Temp Worker Assassins Review
Do you think you have what it takes to infiltrate an office as a temp worker assassin? Well, for starters, the office workers are not your normal shirt and tie types. They are Barbarians, Orcs, Gorgons, Halflings, Sorcerers, Ninjas, and even the Devil himself. Oh, and you can only use pencils and items you find in the stationery cupboard such as rulers, staplers, protractors, and clipboards as weapons. Security is pretty tight when you have Zombies walking around so there is no way to sneak in daggers or death potions. To make matters worse you are competing against other temp worker assassins to claim the lucrative bounties set on each “regular” worker.
Temp Worker Assassins by David Newton is a quick game featuring deck building and worker placement that pits assassins against each other to claim the most bounties. The game is played through five rounds simulating Monday through Friday, to be the top assassin by the end of the week, you will have to successfully raid the stationery cupboards of different office departments to arm yourself with a deadly enough arsenal of office supplies to acquire the bounties of the most brutal office workers. Still think you have what it takes to be the top assassin? Let’s look into a week of being a temp worker assassin.
Every player is given a starting deck of pencils—a combination of fairly sharp and relatively blunt, and then draws the appropriate amount of those cards to begin the game. Hand size is dependent on the number of players. The first player places one of his assassin meeples in a department and performs the action stated on the department card. Actions include gaining a card from the cupboard—which adds new, deadlier office supplies to your deck, draw one or more cards from your player deck giving you a bigger hand to assassinate better targets, or some other action which can help you or hinder other assassins. You can also choose to attempt an assassination on one of the workers that are face up in the target pile, you just have to make sure your card attack value is greater than or equal to the defense value of the target. Play continues with each player placing an assassin and performing the appropriate action. Once all players have placed all their meeples the day is over. All meeples are returned to the player and the next day (round) begins. Game play continues until five rounds have been played. The first player to successfully perform an assassination each day gets the bonus card for that round. The bonus cards are helpful in making your deck better for assassinating the big guys.
Picture of the R&D Department Card.
The true strategy of Temp Worker Assassins is deciding which department to place your meeples on. Each department’s actions and benefits vary greatly and there is even an occasional bonus for occupying all spaces in one department. I was often torn between trying to get better weapons, making my current hand bigger, or going after weaker targets to get the daily bonus. In the end my strategy of quantity over quality failed miserably. I obtained the bonus every day and assassinated the most targets, but my targets were weak, and didn’t produce much in the way of bounties.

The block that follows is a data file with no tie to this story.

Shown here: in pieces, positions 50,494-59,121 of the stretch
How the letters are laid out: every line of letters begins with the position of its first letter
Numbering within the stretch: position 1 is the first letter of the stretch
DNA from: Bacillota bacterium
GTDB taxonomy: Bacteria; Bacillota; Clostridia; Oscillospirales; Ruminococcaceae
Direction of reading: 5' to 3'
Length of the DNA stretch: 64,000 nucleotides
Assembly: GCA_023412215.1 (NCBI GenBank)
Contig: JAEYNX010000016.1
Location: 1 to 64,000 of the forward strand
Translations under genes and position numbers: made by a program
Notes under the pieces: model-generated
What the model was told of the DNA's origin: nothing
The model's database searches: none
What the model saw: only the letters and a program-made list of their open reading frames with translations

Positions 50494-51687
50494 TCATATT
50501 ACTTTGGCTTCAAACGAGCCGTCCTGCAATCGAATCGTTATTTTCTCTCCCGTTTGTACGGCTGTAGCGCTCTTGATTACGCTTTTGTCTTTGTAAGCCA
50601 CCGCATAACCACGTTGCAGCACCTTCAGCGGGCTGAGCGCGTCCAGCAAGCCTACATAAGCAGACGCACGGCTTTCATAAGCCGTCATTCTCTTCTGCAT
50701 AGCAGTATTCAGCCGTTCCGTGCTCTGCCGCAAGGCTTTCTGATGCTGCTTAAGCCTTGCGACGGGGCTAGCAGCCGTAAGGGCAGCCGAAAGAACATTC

The repalyabilty of this game is amazing. There are so many departments—currently 37 to choose from, and since you only play with 10 each game the different combinations are…well…a lot. The deck building aspect really reminded me of Ascension, which I truly love, having cards that let you permanently get rid of weaker cards, cards that let you draw additional cards, and even cards that let you attack and draw.
Along with great replayability and amazing strategy, Temp Worker Assassins sets up quick and plays fast. I love games that can be played in about a half hour to forty-five minutes including setup and tear-down and Temp Worker Assassins is right there. David Newton managed to fit a very strategic game in a small package. Kudos!
Check out Temp Worker Assassins on KickStarter:
Tony’s Pros and Cons
PROs: Quick Setup, fast game play, depth of play for a small game, humorous art
CONs: variety of weapons (we can always use more weapons)
Tony’s Epic Scale: 1 (Plays fast with few pieces and easy setup)
Value: 8 ($27 dollars on Kickstarter - $25 would be better!)
Art: 7 (Humorous and consistent but the department cards are a little blah.)
Setup/Teardown: 10 (fast, fast, fast!)
Re-playbility: 9 (maybe a 10 with a bigger variety of weapons and attacks.)
Fun Factor: 8 (Come on, you’re attacking Barbarians with pencils people!)
A software developer by day and avid game player by night.KickStarter has recently rekindled my love of board games. Now I am looking to help the little guys of KS get their games noticed and funded as well as demonstrate how easy or difficult a game is played its first time through.